Tuesday, 25 October 2011

Black Voices 17th October 2011

Who was in it? Patterson Joseph leads a trio of BAME (black and minority ethnic) actors; Don Warrington, Ellen Thomas and Asif Khan in discussing black presence in theatre.

Where was it? Lyttelton, National Theatre.

Ellen Thomas
I often play a game, it stems from growing up in a mainly white area of Southampton where I was often the only ethnic minority;I am mixed race of Afro-Caribbean and White Irish/Scottish descent, with a bit of Portuguese and Indian thrown in. That game is SPOT THE NON-WHITE PERSON. As a game to play in London on the tube or the bus it quickly ends but at the National and at most theatres I usually concede defeat and spot myself.

As part of Black History Month Joseph et al discuss the presence of black actors in productions. Patterson is keen to stress that black people have been on the British Isles for years (he told the wonderful tale of a black soldier on Hadrian's Wall during the Roman period), why aren't they featured in more classical productions as characters, beyond slavery and servants? The problem is there isn't that much of a presence despite, by the sounds of it, drama schools having a long held "colour blind" policy giving their students a variety of roles that doesn't depend on them being, or not being a certain race. When I go to the National, for example, plays set in the inter-war years dominate. A Woman Killed with Kindness had an all white cast but that isn't to say the National Theatre is objectionable to casting black actors, they frequently appear in ensembles and The National did produce Elmina's Kitchen, which had an all black cast including Patterson and Warrington but I've heard some of the views of playwright Kwame Kwei-Armah, including his claims that he felt uncomfortable with "mixing the races"  on Radio 4's The House I Grew Up In, which makes me question his motives when he cast only black actors, was it about increased theatrical presence, to get more black audience members or to avoid working with white people?

Patterson Joseph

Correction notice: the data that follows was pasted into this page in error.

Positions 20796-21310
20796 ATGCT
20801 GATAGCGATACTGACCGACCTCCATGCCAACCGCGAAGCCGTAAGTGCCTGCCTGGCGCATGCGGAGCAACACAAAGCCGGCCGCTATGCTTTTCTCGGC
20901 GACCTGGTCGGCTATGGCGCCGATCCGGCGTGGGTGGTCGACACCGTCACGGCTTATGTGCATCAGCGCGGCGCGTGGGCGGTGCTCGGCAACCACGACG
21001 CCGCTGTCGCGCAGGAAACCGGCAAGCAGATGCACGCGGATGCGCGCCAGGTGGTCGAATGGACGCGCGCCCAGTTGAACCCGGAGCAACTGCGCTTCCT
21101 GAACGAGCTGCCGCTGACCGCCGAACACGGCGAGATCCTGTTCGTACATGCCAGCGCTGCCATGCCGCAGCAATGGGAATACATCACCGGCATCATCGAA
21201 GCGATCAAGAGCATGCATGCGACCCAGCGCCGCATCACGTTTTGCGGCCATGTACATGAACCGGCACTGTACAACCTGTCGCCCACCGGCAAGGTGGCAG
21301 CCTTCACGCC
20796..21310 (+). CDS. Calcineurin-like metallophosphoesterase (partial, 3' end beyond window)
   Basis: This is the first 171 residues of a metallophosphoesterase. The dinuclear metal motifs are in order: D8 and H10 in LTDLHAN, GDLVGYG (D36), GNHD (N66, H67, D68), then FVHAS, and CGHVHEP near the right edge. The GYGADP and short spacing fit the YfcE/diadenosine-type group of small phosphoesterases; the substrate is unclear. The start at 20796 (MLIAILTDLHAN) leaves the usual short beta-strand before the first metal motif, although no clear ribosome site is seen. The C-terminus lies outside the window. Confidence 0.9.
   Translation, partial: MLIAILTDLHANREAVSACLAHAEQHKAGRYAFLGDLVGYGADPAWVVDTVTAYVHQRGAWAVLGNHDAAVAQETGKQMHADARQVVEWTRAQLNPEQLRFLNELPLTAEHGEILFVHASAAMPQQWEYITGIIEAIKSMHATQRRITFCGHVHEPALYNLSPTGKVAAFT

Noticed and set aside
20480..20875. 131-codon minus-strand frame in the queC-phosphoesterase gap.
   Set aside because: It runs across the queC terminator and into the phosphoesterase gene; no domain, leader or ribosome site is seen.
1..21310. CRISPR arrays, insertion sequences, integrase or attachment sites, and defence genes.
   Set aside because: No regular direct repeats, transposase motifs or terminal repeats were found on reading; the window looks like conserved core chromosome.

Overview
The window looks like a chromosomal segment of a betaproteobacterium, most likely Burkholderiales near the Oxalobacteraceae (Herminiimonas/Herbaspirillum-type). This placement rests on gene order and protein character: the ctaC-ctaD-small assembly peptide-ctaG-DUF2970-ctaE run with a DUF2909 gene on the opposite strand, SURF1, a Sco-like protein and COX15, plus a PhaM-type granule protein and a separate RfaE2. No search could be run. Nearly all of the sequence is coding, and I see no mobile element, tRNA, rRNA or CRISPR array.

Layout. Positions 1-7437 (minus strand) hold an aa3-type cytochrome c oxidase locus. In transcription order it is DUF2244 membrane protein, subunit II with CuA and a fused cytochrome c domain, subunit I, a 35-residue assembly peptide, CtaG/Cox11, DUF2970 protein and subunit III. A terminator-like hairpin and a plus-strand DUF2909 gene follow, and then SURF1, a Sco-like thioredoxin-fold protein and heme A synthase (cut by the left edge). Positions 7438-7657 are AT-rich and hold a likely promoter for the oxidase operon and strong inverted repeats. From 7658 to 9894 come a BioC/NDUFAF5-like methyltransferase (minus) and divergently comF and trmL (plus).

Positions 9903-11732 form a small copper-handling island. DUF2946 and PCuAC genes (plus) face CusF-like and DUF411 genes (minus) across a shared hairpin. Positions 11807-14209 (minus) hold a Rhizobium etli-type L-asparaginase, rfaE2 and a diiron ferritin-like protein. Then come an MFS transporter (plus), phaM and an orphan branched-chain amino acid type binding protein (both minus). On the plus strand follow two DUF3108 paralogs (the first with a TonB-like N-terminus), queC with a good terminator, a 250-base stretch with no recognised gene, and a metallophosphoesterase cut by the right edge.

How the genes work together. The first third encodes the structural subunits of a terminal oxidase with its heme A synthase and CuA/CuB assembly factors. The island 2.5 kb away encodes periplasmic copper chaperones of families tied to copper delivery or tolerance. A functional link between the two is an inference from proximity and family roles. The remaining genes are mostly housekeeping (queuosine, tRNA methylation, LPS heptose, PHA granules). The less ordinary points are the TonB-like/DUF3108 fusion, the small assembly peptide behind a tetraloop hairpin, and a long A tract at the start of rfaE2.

Why aren't there more roles for black actors? There's Othello and...well exactly. Theatres are forced into colour-blind casting, see the recent Cat on a Hot Tin Roof with James Earl Jones, for example. Colour blind casting is only really used for commercial purposes on the big theatres. I'm not sure it is used JUST because the actor is good and capable. Ellen Thomas told a anecdote about an audition she had; at an open casting she was told, along with the others, to play a peasant during the workshop. Being contary Thomas decided to play the leader of the peasants. Her boldness won her the part of the Queen of Spain.Jonathan Pryce came up when talking about colour blind casting; he had played an Asian character in Miss Saigon on Broadway and should this be as acceptable as casting a BAME in a traditionally white role. All of the panel said that was fine, except Don Warrington who questioned the commericial, bums on seats motives of casting Pryce rather than casting an Asian actor.

There were many BAME drama students in the audience for this talk and when it came to the Q&A session it was clear many of them thought there should be favouritism, both from the drama schools and from casting directors. I'm not an actor but if I was I'm not sure I would be happy with this. Do BAME students really want semesters where they focus on plays that may allow them to play "black" roles but alienate their fellow white students? Is it not better for schools to teach the skills and for the actors to convince a casting director that whilst they may be black they can easily play this role written for a white person. I do wonder if there is a sense of entitlement to roles from some BAMEs rather than an acceptance that, sadly, they will have to work harder than their white counterparts for roles.

All four speakers were examples of people who were successful through sheer talent. It is always going to be difficult for an actor to be a "black actor" because there simply aren't enough black roles being written. Whatever your colour or religion you have to first and foremost be a good actor the rest comes later.

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